If I lack a certain level of thought, I can plop my children in another live being and have them eat that other being alive as much as I want. I am not sinning. I simply don't know right from wrong. I can have sex with my sister while still inside the womb, and then die, and my children do this over and over again. It's not wrong- there's no brain, and certainly no higher thought involved.

But the moment I reach that point, that magical level of thought, be that in the Upper Neolithic, or the beginnings of Homo sapiens, or when Hominidae first arrived on the scene- whenever that happened- I knew good from evil. The moment we were this aware, we sinned. Sadly, simply on this level of reality, intelligence could not be divorced from sin. For we were aware of the difference between the two, and we always end up choosing, at some point, no matter how insignificant, sin. We choose to miss the mark and turn from God and good.

The chimpanzees invented spears. They're hunting another species, but another primate. In all the millenia of chimpanzee evolution, odds are they've done this before, if they came up with the idea now. It's not necessarily a new idea with humans. The chimpanzee might use the new invention on each other, as we once did. After all, there are attacks and infanticide and matricide and all kinds of killing among wild chimpanzees- including clan warfare. Spears would just give an edge. But there is a difference. When we do it, we know good from evil, even if we've forgotten. When we invent gigantic spears that can fly across the Atlantic and impale hundreds of thousands in a single flash, we know what the evil is, and what the good would be. The chimpanzees don't. They operate out of forethought, and a certain degree of intelligence, but they have not learned the difference between good and evil. Likely the ability to invent spears was there before we reached this cognitive development point. Likely we even invented spears and attacked other clans with them. But at the point when we first learned enough to know good and evil, we also learned it was wrong, and it became wrong.

And likely the same moment when we could reason well enough, when we reached the ability to sin, is when we also were designated in the image of God, capable of fully cognitively worshipping the Creator.

Friday, 16 February 2007

The Wonder of Growth

World Science has posted new articles on: a seed vault to protect genetic diversity in the future; parent's don't realize how heavy their kids are; origami has some really cool mathematical properties; naps cut heart disease; pot helps reduce pain if you have AIDS; and how Cleopatra was ugly.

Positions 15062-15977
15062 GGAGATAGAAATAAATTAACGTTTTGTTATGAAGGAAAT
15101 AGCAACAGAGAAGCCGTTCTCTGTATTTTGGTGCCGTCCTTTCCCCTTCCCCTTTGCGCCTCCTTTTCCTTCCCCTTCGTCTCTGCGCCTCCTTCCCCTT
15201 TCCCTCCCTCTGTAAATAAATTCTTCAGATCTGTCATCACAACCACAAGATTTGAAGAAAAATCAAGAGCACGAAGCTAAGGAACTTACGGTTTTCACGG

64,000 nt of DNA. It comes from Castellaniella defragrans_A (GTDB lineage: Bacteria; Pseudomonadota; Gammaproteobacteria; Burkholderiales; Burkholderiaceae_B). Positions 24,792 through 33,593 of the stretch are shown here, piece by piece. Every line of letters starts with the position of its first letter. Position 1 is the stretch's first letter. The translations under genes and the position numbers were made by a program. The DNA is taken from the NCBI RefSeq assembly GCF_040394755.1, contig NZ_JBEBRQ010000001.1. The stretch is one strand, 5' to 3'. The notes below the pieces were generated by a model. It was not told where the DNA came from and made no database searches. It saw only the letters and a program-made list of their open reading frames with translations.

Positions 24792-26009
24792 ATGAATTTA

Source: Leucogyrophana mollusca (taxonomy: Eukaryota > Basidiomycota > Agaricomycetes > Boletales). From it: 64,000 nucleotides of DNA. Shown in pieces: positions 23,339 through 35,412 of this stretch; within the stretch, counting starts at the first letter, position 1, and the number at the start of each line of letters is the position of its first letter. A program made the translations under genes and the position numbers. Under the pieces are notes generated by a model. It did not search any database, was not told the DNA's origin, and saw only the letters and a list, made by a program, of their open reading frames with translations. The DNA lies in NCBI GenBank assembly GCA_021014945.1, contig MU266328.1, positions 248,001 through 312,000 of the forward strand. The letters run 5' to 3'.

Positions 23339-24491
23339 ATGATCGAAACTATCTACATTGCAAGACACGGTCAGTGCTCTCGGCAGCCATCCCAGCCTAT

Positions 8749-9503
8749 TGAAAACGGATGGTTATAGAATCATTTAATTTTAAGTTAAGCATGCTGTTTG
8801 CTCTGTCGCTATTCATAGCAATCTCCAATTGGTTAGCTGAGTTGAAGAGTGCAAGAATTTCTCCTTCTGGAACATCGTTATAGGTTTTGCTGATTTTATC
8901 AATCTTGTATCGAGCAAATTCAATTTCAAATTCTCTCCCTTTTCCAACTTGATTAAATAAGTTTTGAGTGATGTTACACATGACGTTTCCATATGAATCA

We may well have found the youngest star ever.
There in the midst of the famed gases of the Eagle Nebula, so well publicized through the Hubble Telescope, in the Pillars of Creation, is a bit of gas and dust dense enough to be a protostar, and probably very similar to what our sun was like.

Some have argued that God created the world, the universe, everything, in seven days. Others say He did it all long ago, over millions of years, or that He does it repeatedly, when something is just too irreducibly complex and He needs to step in. I guess I'm just not interested in that kind of god. A god who started everything, made everything, and then stepped back. My experience is with a God who is so intimately tied into His creation that He is present everywhere within it. He is so close to it that He breathes part of His Spirit into a portion of it.

To argue that He started everything off and then stepped back, even if only 6,000 years ago, strikes me as just...incomplete. Even saying He still sustains creation isn't enough. The main thrust of His act died, as if stillborn on the table. It lacks panache, finesse, a hope of wonder, the excitement of a truly new thing. I want a God who does something new- rivers in the solitude that eventually cut canyons from the mountains.

How much more exciting to think that He is out there still, forming new stars! Oh, certainly through the path of stellar evolution (not at all related to biological evolution, except as a platform), via the actions of gravity and randomness. And yet, present through it all, for in Him, the stars live and move and have their being. Perhaps He started it all off, and set it all up, so that it worked and meshed perfectly. I don't mean that all of the universe is perfect- but rather that the processes are wondrous. The concept of continuous change, of life and death, of building and destroying- who could imagine it?

And if He started it all off, does that negate His intimate presence? Does that diminish Him? I think rather it increases His glory, that He doesn't need to step in at every moment (or every few thousand years for the IDists), to tweak some bit that's wandered off in the wrong direction.

This also in no way denies His presence in the miraculous, where He interjects Himself for our sake to show some manifestation of the numinous. Whether or not that type of interjection was predetermined or concurrent with our reality is rather immaterial, for a Being outside of time.